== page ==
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Review: Guardians of the Galaxy

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Guardians of the Galaxy
Directed by James Gunn
Starring Chris Pratt, Zoe Saldana, Dave Bautista, Vin Diesel, Bradley Cooper, Lee Pace, Karen Gillian, Michael Rooker, Benicio Del Toro

Release Date: July 31st, 2014

In my humble opinion, this isn’t just the best Marvel Studios film so far.
This isn’t just one the best superhero films I’ve seen.
I’m pretty certain this film is going to end up being one of my favourite films in recent years.
Now that I’ve adequately set the hype levels for this film, here’s my review.

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Peter Quill was a child when he was abducted from Earth, and he would grow up to be a master thief. However,he ends up stealing an infinity stone, which as enough power to wipe out entire galaxies. This means he becomes a target for numerous groups, including Ronan the Accuser, a maniacal Kree warrior. Also on Peter’s trail is Gamora, an assassin raised by the mighty Thanos, the Nova Corp, an intergalactic police outfit, and bounty hunters Rocket Raccoon and the giant tree being Groot. Eventually, we are also introduced to Drax the Destroyer, a terrifying behemoth with a personal vendetta against Ronan. Soon, our anti-heroes realise that the Infinity Stone is far too powerful for anyone to use as a weapon, and it could give Ronan the power to destroy entire galaxies. They have to form an unstable partnership, and make sure that they can stop the stone getting into the wrong hands.

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So, what is it about this film that got me so excited? Well, the film is a large, epic action film in the same style as Avengers, where heroes come together and form an uneasy group. I’ve enjoyed most of the Marvel Superhero films, but this is the first time since Captain America: The First Avenger where I felt everything came together perfectly. There’s a sense of care-free fun that separates this film from the conspiracy thrills of Captain America, as well as the stoic epicness of the Thor franchise, and the cosmic setting helps this immensely. This is a film about a group of outlaws speeding through space, getting into trouble and possibly blowing stuff up. The writing is as snappy and one-liner filled as the Avengers, although over the course of the film it develops into something genuinely heart-warming. There are also plenty of secret Marvel cameos and references, especially if you pay attention to the Collector’s vast array of oddities.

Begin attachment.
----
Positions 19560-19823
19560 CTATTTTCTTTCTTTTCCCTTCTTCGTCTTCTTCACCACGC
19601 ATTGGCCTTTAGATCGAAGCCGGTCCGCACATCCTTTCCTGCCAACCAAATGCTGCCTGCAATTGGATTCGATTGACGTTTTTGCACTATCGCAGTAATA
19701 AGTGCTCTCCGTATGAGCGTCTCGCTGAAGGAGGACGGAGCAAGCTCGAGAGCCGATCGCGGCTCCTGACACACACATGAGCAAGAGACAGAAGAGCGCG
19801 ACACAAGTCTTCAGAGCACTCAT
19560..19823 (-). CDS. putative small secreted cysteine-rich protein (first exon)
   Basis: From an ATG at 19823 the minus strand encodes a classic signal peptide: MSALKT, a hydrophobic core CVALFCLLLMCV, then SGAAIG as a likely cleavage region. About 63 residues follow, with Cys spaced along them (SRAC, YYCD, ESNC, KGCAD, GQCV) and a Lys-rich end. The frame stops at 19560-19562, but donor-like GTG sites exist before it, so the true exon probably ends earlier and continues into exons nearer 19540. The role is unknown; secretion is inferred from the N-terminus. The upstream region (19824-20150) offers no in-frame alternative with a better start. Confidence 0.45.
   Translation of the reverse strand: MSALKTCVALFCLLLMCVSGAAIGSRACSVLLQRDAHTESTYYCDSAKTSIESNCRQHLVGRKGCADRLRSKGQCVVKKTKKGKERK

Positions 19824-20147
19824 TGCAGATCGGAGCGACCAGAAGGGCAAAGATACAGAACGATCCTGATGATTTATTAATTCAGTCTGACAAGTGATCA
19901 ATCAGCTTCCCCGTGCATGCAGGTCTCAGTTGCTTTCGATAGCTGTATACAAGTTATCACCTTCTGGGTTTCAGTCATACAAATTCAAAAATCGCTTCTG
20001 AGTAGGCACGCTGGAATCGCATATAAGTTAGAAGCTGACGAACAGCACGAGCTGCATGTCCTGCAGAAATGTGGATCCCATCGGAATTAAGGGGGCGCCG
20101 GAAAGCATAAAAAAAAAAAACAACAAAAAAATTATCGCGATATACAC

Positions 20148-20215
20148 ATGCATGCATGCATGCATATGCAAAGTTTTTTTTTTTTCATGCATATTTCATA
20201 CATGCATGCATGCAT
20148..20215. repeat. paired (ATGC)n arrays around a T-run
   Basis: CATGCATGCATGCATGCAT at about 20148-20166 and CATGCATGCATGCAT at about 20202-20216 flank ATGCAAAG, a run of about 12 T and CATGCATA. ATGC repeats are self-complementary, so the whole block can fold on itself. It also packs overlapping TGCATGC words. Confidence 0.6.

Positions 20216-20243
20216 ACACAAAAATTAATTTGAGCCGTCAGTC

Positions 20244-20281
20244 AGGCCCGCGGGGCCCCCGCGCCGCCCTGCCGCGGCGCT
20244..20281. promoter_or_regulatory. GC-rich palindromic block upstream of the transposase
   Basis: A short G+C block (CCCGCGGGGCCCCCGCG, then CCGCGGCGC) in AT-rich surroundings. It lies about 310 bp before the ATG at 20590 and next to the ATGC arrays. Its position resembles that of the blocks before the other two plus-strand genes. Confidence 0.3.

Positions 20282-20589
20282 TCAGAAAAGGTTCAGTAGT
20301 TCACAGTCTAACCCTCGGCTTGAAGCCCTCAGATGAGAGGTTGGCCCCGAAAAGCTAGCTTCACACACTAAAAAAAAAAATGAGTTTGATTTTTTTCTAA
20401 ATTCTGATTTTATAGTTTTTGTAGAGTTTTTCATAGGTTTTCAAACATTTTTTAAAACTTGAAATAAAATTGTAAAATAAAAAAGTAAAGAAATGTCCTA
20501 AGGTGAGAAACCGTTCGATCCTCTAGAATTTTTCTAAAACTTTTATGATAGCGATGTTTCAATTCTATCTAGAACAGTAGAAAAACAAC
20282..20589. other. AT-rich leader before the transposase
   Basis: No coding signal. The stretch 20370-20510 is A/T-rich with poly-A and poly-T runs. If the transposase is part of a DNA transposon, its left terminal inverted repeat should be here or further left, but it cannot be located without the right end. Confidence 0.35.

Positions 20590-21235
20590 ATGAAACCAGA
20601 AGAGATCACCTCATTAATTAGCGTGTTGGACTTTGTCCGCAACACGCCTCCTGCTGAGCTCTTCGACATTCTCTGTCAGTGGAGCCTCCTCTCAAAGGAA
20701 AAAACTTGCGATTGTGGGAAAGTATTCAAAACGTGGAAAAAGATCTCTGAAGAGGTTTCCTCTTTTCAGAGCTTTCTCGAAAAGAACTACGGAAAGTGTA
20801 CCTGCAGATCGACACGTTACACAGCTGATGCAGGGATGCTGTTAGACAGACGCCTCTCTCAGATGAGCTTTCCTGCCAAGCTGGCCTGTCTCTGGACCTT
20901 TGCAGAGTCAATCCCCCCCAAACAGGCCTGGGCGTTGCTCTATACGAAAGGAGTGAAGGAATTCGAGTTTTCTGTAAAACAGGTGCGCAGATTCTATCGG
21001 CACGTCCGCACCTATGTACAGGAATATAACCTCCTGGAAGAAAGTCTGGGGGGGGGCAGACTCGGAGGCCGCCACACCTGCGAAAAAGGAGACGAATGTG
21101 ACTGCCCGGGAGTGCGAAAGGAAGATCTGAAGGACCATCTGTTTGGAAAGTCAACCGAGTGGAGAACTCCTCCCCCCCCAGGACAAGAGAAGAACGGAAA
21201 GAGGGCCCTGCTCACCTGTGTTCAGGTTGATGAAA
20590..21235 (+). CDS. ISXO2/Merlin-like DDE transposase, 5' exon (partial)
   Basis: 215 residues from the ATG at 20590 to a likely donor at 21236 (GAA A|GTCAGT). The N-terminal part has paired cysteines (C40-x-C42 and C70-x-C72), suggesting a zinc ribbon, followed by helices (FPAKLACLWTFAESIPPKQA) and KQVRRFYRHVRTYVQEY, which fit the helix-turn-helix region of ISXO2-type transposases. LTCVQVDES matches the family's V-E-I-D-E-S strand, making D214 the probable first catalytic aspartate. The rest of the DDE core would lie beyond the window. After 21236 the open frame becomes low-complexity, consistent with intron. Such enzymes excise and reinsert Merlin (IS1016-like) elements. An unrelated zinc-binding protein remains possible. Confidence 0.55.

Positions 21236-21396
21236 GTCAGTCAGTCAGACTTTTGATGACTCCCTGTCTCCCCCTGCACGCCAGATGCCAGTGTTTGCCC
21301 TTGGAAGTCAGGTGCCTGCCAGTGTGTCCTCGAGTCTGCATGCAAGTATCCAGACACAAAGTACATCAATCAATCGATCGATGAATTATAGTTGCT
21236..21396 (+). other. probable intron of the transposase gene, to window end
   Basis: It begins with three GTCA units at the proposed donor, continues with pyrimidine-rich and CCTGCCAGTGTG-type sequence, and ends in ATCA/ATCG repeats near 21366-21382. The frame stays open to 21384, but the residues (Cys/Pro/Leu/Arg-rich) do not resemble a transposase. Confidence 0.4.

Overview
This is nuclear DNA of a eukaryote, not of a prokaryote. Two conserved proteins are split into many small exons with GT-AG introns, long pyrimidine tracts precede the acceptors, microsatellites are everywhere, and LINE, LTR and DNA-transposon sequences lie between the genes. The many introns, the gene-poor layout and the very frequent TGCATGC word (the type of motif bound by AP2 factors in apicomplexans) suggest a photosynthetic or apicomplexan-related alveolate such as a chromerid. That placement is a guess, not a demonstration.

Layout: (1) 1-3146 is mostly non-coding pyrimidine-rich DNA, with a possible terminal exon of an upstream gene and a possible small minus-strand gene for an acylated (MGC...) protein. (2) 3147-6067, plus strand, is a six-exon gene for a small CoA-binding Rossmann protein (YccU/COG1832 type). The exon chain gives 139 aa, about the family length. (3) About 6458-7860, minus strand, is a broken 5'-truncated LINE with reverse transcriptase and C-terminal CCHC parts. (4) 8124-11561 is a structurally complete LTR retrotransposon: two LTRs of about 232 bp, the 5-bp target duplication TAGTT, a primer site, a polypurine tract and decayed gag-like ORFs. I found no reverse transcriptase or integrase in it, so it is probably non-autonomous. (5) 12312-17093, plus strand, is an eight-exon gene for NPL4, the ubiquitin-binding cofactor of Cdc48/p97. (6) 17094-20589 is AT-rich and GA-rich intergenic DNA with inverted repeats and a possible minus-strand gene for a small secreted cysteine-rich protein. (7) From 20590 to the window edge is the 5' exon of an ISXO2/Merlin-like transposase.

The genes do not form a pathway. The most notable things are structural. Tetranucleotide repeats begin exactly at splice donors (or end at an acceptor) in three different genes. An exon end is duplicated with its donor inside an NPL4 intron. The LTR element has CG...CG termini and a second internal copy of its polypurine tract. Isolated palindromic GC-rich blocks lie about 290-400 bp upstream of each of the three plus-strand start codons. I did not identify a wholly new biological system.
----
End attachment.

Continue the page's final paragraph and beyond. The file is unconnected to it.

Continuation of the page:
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The cast are all pitch perfect, with each of them giving something unique to their roles. Chris Pratt is Peter Quill (He’d rather you call him Star Lord though), and I know him best as the lovable Andy Dwyer from Parks and Recreation. However, he excels in this film, and he manages to create a dashing fantasy hero that is at best a rogue, instead of just unlikable. The other members of the Guardians are also fantastic, with the CGi work on Rocket Racoon and Groot being some of the best in recent years. We even get to see Zoe Saldana and Dave Bautista create some fantastic characters, with Bautista being especially note-worthy as a comedic performer. There’s a last cast outside of the Guardians, with the Nova Corp and the Villains working for Thanos being introduced as well. We have Lee Pace as Ronan the Accuser, and he’s menacing and imposing in every scene he’s in. There’s also Michael Rooker as Yondu, a devious smuggler who abducted Peter and raised him. However, the most interesting supporting character is Benicio Del Toro as The Collector, who maintains an aura of mystery and deception.